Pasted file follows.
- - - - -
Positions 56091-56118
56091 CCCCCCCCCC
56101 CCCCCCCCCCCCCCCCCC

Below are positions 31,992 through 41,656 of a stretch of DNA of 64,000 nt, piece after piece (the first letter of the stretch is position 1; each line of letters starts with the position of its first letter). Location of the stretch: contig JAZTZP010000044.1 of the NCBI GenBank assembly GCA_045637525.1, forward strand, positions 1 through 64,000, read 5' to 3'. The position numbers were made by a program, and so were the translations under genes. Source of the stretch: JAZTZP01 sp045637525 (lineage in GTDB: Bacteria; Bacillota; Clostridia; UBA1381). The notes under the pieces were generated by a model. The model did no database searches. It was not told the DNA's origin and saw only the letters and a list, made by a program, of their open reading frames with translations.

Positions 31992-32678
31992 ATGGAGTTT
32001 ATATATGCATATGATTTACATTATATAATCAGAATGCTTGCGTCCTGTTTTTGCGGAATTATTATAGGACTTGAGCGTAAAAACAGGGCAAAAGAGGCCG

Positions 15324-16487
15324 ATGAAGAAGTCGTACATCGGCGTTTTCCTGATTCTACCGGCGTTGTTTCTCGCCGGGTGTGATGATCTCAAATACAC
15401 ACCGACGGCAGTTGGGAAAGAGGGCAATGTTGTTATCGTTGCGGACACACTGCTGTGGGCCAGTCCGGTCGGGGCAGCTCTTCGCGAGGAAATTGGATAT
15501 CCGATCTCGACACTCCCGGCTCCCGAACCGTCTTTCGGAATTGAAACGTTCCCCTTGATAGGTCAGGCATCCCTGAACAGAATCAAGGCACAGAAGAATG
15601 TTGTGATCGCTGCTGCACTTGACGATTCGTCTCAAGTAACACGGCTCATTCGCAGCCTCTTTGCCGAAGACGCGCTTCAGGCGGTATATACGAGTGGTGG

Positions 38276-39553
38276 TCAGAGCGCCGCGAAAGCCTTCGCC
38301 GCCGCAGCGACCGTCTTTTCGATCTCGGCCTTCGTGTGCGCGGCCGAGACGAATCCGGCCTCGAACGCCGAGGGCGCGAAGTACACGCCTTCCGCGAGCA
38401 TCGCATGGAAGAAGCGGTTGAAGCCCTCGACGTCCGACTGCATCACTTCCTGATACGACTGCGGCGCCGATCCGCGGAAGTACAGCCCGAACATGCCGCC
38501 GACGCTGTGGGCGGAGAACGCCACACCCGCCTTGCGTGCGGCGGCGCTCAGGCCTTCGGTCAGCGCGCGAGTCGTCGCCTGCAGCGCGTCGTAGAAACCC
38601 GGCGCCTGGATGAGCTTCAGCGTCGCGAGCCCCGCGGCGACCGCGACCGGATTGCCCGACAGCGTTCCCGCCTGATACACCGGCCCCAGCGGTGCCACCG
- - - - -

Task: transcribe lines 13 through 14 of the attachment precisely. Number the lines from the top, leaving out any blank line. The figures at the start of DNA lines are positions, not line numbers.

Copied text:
Positions 38276-39553
38276 TCAGAGCGCCGCGAAAGCCTTCGCC